Proper equipment is also essential for getting into whitewater rafting. We recommend talking to an experienced outfitter to help you pick the right gear and ensure a proper fit. You will need a Personal Flotation Device (PFD) that is Coast Guard approved. (link?) Rescue vests are a great option, but only appropriate when you have had the training to use them. You will also want to have a helmet. There are so many options out there, you will want to try them on in person to ensure the fit is snug and covers your head well. On or in your PFD you will want to have a river knife in the event of a snag or entanglement and a whistle to alert others when needed. Other items you will always need in your boat include a throw bag, a first aid kit, sunscreen, a small raft repair kit, a small pump, and clean water (for drinking and/or first aid), paddles, and a spare paddle (link to sawyer?). These are the minimum items required to be safe and prepared. For longer day trips and expeditions the list goes on you can check out recommended packing lists from Down River Equipment here. (link) You should have a working knowledge of how to use all your equipment before paddling on your own. Take care of your gear, check it often, and practice using it.
Layers fall into the equipment category and the needs change quickly depending on weather, time of year, and water temperature. Packing extra layers is always a good idea. A basic summer rafting outfit will likely include lighter synthetic or wool based clothes (remember cotton is extremely cold when wet). Shorts and a t-shirt may be enough, but a summer storm could have you shivering in no time. Packing an extra warm top, and splash jacket or dry top will help you be more comfortable. If the water temperature is very cold, you may be dressing like it’s winter anyways. Shoulder seasons and the winter require paddlers to be layered up very well. Fleece long underwear or a union suit under a dry suit is a great option. A drysuit keeps all of the water out and you remain dry inside the suit. Another less expensive option is a neoprene wetsuit. This material is meant to be wet and keeps you warm by insulating you with a thin layer of water against your body. You may also choose to layer a splash jacket over this. Footwear is also important. In warmer weather strapped sandals are enough, however, we prefer shoes that cover and protect the feet. (link to astrals?)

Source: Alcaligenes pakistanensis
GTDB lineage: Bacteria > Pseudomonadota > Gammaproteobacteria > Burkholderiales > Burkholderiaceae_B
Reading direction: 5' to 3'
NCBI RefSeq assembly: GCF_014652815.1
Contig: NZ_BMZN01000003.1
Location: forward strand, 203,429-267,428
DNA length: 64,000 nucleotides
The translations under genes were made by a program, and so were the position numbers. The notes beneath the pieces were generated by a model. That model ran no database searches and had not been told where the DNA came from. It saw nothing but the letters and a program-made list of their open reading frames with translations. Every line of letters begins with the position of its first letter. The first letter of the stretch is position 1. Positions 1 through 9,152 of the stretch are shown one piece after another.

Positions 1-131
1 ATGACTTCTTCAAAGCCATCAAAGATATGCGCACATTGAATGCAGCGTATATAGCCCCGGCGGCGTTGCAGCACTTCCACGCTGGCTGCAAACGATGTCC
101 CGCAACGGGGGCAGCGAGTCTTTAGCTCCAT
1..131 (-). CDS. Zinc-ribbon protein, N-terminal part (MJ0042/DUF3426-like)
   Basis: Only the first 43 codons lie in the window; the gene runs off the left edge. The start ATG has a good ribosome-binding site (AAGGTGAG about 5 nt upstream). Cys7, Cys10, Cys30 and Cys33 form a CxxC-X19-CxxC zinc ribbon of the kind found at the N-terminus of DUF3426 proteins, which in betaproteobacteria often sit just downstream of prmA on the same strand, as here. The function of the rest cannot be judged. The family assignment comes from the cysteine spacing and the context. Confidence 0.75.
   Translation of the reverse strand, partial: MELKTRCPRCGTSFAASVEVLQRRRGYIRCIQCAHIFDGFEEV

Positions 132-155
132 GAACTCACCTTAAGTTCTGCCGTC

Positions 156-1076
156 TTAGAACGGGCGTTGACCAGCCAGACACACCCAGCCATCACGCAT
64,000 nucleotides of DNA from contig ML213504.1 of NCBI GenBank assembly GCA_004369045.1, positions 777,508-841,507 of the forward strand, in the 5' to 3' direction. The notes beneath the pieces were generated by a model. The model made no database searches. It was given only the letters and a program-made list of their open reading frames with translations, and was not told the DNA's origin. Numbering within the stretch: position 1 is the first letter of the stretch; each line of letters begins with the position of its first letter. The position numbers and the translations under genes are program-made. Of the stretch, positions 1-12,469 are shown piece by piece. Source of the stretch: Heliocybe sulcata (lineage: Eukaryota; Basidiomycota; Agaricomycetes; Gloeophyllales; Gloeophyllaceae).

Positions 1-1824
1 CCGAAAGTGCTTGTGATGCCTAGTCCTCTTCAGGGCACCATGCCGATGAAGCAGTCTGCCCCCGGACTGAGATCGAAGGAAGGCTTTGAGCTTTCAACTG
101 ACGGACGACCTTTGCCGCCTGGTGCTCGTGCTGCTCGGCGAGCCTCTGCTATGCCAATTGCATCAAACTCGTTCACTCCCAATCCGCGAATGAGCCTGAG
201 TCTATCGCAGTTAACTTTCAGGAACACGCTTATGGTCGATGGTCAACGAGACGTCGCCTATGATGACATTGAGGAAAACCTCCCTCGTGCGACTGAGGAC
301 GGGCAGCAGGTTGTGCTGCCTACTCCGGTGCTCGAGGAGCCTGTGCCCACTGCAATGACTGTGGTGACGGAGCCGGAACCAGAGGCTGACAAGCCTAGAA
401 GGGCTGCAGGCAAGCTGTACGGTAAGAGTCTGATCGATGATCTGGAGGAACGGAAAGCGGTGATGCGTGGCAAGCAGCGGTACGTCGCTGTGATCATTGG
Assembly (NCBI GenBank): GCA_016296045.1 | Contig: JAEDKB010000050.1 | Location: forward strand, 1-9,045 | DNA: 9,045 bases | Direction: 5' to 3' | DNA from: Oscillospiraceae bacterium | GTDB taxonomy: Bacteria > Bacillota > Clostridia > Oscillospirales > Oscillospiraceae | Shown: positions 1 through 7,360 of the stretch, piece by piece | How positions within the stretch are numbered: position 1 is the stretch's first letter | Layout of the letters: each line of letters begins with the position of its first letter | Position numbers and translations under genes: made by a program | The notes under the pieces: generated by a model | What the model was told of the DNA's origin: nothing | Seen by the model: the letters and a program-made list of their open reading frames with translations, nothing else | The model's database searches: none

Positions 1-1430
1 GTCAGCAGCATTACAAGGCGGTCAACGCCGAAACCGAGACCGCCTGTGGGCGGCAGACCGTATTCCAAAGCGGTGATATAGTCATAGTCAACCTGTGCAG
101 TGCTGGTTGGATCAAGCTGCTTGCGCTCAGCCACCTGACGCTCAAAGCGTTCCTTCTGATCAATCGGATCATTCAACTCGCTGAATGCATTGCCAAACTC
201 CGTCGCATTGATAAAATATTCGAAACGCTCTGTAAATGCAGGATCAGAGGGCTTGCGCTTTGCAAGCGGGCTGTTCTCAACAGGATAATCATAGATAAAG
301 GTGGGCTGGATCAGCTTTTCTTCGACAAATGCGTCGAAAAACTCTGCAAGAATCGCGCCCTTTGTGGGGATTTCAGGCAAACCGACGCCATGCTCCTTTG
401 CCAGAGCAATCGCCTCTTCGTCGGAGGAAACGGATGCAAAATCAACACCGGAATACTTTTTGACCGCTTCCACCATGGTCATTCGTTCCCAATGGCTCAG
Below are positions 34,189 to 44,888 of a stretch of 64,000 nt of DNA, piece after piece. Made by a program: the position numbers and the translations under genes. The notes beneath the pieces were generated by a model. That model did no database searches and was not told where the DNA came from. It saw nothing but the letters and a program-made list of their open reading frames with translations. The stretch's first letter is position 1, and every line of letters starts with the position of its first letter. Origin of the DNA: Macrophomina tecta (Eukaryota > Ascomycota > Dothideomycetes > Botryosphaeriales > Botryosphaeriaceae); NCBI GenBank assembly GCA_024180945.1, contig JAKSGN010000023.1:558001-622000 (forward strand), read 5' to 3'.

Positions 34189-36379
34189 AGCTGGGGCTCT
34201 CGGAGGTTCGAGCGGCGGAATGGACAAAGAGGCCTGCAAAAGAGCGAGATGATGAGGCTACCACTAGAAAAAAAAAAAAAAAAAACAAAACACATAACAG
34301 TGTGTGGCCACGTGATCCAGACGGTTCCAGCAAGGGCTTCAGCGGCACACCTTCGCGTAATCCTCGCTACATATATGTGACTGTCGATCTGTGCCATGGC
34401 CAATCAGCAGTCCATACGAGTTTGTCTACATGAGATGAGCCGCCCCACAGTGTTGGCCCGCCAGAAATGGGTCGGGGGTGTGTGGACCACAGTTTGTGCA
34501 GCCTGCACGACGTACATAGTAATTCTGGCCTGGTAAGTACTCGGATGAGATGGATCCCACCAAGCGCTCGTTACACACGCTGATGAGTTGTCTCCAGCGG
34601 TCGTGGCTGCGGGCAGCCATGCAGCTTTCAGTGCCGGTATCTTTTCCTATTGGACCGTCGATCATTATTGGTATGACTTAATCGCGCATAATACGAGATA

Finally, you can’t go rafting without a boat. Investing in a boat is a big and exciting commitment. The best way to find out what kind of boat you like is to go rafting with friends. There is so much variety from little playboats in the 9-10 foot range, rafts best for small groups and families in the 12-14 foot range, and even bigger boats for larger groups and overnights. Inflatable kayaks (IK’s) are also a great option for flat and whitewater. Smaller boats are best for solo boating and groups of 2-3 and also offer a more exciting ride. They are lighter and more nimble in the water. A larger boat will allow for more passengers and also offer more stability. Ultimately you may end up wanting more than one raft or inflatable kayak! It never hurts to have a quiver of boats for any type of river setting or group.
Overwhelmed? No worries, we can help. We’ve got the right boat for you, and can also help with finding the right gear to get you on the river fast. TeamRMR believes spending time on the river with friends and family is the best way to spend time! Once you have all the right gear, a day trip becomes very inexpensive and a week-long trip can cost a fraction of the average vacation.